Like most Jewish Israelis of my generation, I was familiar with the name Itamar Ben-Avi first and foremost thanks to his role as the “son of ”: he was born Itamar Ben-Zion (literally “son of Zion”), the eldest son of Deborah and Eliezer Ben-Yehuda, the famous Zionist lexicographer and journalist who acquired, rightly or wrongly, the status of “reviver” of the Hebrew language as a modern vernacular. It was from his entrepreneurial, restless father, who founded several newspapers and associations to spread his views in favour of national and linguistic renewal, that Itamar Ben-Avi learned the power of the written word and the importance of the free press. Yet Ben-Yehuda senior was also a short-tempered and exceedingly strict parent. He treated his firstborn as part of his cultural nation-building project, homeschooling him and prohib- iting contact with other children to make him the first Ashkenazi child to speak uncontaminated modern Hebrew. The experiment yielded the expected results: at the age of three, Itamar uttered his first word, aba (father); at eleven years old, he sent Lord Rothschild a letter notifying him about his plans to establish a Hebrew army; and when he was fifteen years old, he launched his own Hebrew-language newspaper, called Hayeled (“The Child”), which his parents, unhappy with its contents, closed down after its first issue.
We learned about this youthful melodrama in elementary school, from Ha-Bechor Le-Beit Avi (translated as Rebirth: The Story of Eliezer Ben-Yehudah and the Modern Hebrew Language), a sanitised version of the story produced by Dvora Omer, a popular children’s novelist, which entered school curricula and remains in circulation to this day. Omer’s sentimental, though somewhat preachy, account of the child blossoming to maturity meant to inculcate in us, the pupils, the correct ideological messages: continue the courageous struggles for a Hebrew language and culture, away from the customs of the Galut and the philanthropy-dependent “old Yishuv”, and the ongoing effort to forge a new and independent Hebrew subject, bold and proud. Itamar Ben-Avi, in other words, was the epitome of the native-born Palestinian Jew, a Sabra before the term was even thought of, who personified the shift of authority away from the sacred scripture to the spoken Hebrew of the native-born.These were the materials from which the great Zionist family drama was made.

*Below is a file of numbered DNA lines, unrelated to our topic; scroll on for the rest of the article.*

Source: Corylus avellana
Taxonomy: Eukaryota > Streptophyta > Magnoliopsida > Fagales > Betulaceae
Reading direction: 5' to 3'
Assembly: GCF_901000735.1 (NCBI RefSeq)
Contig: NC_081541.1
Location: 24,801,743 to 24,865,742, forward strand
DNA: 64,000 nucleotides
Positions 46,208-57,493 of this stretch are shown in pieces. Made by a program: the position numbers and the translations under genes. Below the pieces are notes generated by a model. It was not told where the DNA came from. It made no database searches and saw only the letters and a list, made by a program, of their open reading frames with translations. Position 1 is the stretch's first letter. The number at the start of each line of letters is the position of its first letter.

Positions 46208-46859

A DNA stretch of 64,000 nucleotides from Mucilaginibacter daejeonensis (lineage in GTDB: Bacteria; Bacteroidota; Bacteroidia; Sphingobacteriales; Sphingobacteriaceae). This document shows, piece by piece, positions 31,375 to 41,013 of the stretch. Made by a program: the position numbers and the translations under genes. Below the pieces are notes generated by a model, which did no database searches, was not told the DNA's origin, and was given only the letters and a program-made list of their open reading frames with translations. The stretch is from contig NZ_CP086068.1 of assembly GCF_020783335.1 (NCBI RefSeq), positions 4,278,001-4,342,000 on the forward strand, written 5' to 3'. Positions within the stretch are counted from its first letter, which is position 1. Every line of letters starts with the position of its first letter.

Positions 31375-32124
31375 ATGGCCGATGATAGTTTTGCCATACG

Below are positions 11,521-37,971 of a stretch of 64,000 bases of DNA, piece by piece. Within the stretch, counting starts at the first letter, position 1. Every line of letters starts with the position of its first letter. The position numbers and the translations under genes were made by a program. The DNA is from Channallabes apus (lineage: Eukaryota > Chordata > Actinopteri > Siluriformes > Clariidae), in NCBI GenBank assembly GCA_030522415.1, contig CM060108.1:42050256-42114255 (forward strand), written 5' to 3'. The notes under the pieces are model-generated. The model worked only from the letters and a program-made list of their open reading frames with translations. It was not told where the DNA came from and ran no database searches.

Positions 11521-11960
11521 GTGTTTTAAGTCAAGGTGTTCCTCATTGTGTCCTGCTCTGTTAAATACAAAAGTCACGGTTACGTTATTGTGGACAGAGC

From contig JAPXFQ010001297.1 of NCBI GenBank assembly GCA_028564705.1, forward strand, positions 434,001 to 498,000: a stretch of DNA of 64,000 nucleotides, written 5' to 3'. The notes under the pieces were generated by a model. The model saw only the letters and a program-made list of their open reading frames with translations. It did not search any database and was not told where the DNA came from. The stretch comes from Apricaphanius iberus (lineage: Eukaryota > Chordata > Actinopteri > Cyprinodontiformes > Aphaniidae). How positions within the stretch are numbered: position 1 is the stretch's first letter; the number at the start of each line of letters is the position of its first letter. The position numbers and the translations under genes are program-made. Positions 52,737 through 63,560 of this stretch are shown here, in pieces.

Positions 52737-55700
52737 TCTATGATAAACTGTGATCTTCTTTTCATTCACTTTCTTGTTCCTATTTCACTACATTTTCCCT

Itamar Ben-Avi would spend much of his adult career as a journalist, and, like his father, he coined numerous words that are still in use in contemporary Hebrew. A partial list includes the Hebrew words for statesman (medinai), armoured vehicle (meshurian), budget (takziv), telegram (mivrak), greenhouse (hamama), defeatism (tvustanut) and even contemporary (akhshavi). He also coined the Hebrew term atzmaut (עצמאות). But what was atzmaut? Most dictionaries would translate the word as independence: the state of being not dependent, a condition of being free from external control. But was this really what Ben-Avi meant?
Many years after elementary school, already a parent myself, I picked up Ben-Avi’s posthumously published memoir. Cryptically titled Im Shachar Atzma’utenu (With the Dawn of Our Atzmaut), it described the pressures placed on him by his demanding father with his strict didacticism and constant attempts to evade societal pressures, and his struggle to forge his own individuality, independent style and desires. The memoir was the Hebrew equivalent of John Stuart Mill’s famous autobiography, and I realised that beneath the filial admiration, it highlighted Ben-Avi’s struggle for autonomy, free from the yoke of the much-revered authority figure, and weaved his own story with that of the Jewish national movement, just as Mill made his personal emancipation story a platform on which he later placed his liberal philosophy. And yet even the pen name he adopted – Ben-Avi, constructed from an acronym of his father’s name – expressed a filial devotion. The word atzmaut – derived from the Hebrew word for self (atzmi, עצמי) – featured in the title of his autobiographical Zionist bildungsroman, a narration of Ben-Avi’s journey to find his “self”.
After a short stint as a teacher in Jaffa, Ben-Avi started his journalistic career early, as an editor at his father’s newspapers. He witnessed, with much enthusiasm, albeit from a provincial distance, the late-Ottoman Tanzimat reforms and the emergence of the Arab Nahda (“awakening”), which led to mass readership and the creation of distribution channels for printed texts. He made his first professional steps as a participant in this vibrant intellectual scene and, like his father, embraced the 1908 Young Turk Revolution. “Never was the Messiah so close, so dependent on our deeds, as he is today,” Eliezer Ben-Yehuda wrote in his newspaper Ha-Tsvi, calling upon his fellow Jews, the majority of whom were foreign nationals, to acquire Ottoman citizenship and enfranchisement. (The Zionist Palestine Office estimated there were between 45,000 to 50,000 Jews living in Jerusalem in the early twentieth century, whereas the US Consulate in Jerusalem estimated their number reached 60,000. However, the 1905 Ottoman census counted only 13,441 Jews with Ottoman citizenship.)